Research shows that soil calcium limits forest songbirds
Thursday, September 1, 2011
UNIVERSITY PARK, Pa. — Acid rain and subsequent calcium depletion of forest soils in eastern North America may be limiting forest songbird populations, according to a researcher in Penn State’s College of Agricultural Sciences.
In a six-year study, Sarah Pabian, who recently received her doctoral degree in Wildlife and Fisheries Science, monitored populations of ovenbirds (Seiurus aurocapilla) in four forested, 100-hectare sites in central Pennsylvania. To determine how forest songbird habitat quality is related to soil calcium availability, researchers experimentally elevated soil calcium by applying dolomitic limestone sand to two of the test sites.
Lime was applied using a modified log skidder at the rate of 4,500 kilograms per hectare. “We measured ovenbird territory size and quantified breeding performance in 2008 and compared the data to our observations made before 2003 and for three years after — from 2004 to 2006,” Pabian said.
“Replenishing calcium to the extremely acidic soils in Pennsylvania forests made a significant difference — we observed a 1.8-fold increase in ovenbird territory density, larger clutch sizes and more nests where soil calcium was enriched,” she reported. “However, surprisingly, we did not see effects on egg characteristics, such as shell thickness.”
Pabian — who was advised by Margaret Brittingham, Penn State professor of wildlife resources who has done important research relating to the Pennsylvania habitat of neotropical migrant songbirds — concluded that acidic forest soils restrict the availability of calcium-rich food items, such as snails, critical for the birds’ reproduction.
“Forest soils in many areas of the world are becoming increasingly acidified, in part because of atmospheric deposition of strong acids produced by the burning of fossil fuels,” she said.
Pabian’s research, which recently was published in The AUK, an international journal of ornithology, is notable because little previous experimental evidence exists for the purported relationship between soil calcium and avian reproduction.
Snails are a critical calcium source for many breeding birds, Pabian explained, and she suspects that snails are the link between soils and birds, because snail abundance increased with liming and was positively correlated with soil calcium.
“We concluded that ovenbird habitat quality is related to soil calcium, that birds on our sites were calcium-limited, and that reduced soil calcium could play an important role in bird declines in acidified forests,” she said.
“Birds may be particularly sensitive to soil calcium depletion because they require large amounts of calcium to produce eggshells successfully and raise young,” Pabian added. “For example, to produce a single clutch of eggs, some small bird species require more calcium than is in their entire skeleton.”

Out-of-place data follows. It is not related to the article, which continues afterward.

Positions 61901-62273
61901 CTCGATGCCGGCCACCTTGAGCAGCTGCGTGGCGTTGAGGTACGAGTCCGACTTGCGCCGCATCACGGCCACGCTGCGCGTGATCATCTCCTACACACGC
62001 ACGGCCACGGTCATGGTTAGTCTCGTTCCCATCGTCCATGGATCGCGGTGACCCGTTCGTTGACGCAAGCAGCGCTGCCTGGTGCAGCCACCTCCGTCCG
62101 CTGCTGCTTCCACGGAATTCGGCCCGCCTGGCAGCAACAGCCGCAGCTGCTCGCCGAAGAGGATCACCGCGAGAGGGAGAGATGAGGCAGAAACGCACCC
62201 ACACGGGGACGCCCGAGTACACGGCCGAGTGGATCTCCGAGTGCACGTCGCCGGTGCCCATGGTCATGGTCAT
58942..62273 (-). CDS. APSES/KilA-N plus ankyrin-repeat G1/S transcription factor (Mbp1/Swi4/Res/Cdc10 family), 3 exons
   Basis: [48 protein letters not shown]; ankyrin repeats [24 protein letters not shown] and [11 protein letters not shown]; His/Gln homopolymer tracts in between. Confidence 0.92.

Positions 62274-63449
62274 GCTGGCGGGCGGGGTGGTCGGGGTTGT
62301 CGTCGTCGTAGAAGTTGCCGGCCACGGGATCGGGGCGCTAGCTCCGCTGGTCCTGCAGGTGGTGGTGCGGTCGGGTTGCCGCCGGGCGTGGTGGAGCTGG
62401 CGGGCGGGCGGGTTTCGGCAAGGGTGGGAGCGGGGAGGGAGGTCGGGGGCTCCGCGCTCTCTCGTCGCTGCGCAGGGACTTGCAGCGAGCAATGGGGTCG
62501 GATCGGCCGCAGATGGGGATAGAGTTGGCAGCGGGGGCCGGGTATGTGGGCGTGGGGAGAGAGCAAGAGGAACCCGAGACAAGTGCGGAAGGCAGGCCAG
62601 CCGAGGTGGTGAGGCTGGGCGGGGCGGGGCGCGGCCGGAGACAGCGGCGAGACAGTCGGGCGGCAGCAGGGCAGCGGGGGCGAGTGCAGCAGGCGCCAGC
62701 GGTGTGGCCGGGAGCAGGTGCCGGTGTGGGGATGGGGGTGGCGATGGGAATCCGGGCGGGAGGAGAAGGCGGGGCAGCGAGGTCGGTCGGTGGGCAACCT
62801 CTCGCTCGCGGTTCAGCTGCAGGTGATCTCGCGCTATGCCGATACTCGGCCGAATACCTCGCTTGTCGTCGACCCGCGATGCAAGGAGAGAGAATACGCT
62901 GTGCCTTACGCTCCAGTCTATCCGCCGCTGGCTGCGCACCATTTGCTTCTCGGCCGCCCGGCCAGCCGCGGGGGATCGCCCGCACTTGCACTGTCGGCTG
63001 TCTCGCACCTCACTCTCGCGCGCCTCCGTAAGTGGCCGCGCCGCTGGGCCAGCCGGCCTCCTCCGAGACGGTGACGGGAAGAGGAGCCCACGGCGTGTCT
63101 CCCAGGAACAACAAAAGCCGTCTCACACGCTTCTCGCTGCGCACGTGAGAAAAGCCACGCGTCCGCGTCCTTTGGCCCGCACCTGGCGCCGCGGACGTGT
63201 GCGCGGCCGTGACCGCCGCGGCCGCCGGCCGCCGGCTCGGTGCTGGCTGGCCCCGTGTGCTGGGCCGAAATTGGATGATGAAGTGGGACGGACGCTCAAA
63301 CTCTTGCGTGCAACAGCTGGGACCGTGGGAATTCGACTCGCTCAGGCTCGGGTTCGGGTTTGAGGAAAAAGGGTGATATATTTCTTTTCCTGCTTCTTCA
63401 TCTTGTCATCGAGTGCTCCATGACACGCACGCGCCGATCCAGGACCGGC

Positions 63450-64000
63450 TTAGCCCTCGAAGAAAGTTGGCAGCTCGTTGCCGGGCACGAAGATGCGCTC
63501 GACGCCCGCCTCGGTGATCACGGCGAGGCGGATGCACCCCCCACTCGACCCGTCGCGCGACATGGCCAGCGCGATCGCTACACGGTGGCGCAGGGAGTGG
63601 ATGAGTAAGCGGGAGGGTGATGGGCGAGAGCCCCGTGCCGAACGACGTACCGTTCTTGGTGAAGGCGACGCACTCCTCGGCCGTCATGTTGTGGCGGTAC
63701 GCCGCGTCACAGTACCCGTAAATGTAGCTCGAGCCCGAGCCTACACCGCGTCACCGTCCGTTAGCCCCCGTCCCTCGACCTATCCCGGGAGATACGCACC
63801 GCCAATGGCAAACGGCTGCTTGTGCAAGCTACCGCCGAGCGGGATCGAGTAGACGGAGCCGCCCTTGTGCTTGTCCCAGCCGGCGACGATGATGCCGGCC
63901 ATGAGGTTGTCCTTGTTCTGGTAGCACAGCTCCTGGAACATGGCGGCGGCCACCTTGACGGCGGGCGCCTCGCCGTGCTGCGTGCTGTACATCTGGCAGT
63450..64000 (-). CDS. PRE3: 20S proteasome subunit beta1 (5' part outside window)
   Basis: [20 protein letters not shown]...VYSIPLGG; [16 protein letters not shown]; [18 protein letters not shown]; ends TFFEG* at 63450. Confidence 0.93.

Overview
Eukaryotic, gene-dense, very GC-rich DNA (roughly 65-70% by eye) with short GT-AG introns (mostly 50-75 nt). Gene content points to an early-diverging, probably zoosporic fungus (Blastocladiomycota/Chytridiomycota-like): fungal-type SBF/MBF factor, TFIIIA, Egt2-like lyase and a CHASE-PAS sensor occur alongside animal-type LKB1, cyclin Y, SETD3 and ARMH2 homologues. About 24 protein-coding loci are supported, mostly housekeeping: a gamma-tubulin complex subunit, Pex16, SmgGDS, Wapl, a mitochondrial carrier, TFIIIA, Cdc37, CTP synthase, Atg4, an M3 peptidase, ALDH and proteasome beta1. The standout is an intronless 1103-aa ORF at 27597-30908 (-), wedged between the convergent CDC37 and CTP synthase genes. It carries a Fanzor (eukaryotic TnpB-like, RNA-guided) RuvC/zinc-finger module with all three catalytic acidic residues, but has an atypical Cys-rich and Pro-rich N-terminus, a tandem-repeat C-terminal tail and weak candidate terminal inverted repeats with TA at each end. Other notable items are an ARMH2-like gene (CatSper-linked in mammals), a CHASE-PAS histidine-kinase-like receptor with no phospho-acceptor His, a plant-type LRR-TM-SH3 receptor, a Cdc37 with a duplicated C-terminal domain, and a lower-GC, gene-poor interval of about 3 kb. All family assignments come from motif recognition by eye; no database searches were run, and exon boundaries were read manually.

Small songbirds, which do not store much calcium for reproduction and do not have enough calcium in their normal diets to produce eggs, must rely on calcium-rich food supplements (particularly snails) at the time of reproduction, Pabian said. The availability of snails is typically related to the availability of calcium in the soil, because snails require high levels of calcium to produce highly calcified exoskeletons and to reproduce.
“In areas of Europe where acidic deposition has driven down snail abundance, songbirds have laid eggs with thin or even no shells,” she said. “Calcium deficiency also has been observed to limit clutch size, reproductive success and skeletal development of chicks.”
Understanding the relationships between forest songbirds and soil calcium availability is of great importance in the northeastern United States, where decades of acidic deposition and forest harvesting and aging have resulted in chronically acidified forest soils with depleted calcium availability.
The majority of forested lands in the northeastern United States have naturally acidic soils that are sensitive to acid inputs and receive high levels of acidic atmospheric deposition. Approximately 17 percent of forest soils in the United States exceed critical acidic deposition loads, with the greatest concentration of acidified forests in the Northeast.
Pabian’s research documented a close connection between soil parameters, including soil pH and calcium levels and habitat quality for songbirds. “Farmers long have known that soil quality has a direct influence on crop production,” she said. “Current research shows that forest ecologists and wildlife biologists also should be concerned with soil fertility and anthropogenic effects that may negatively influence it.
“Soil quality has an influence that reverberates all the way through the forest ecosystem, and fertile soils are not only important for plants but also for the multitude of other organisms and animals found within the forest.”
Pabian now is performing a National Science Foundation postdoctoral fellowship to study the transfer of calcium, mercury and aluminum through food webs in the Adirondacks with researchers at Syracuse University, the State University of New York College of Environmental Science and Forestry, and Colorado State University.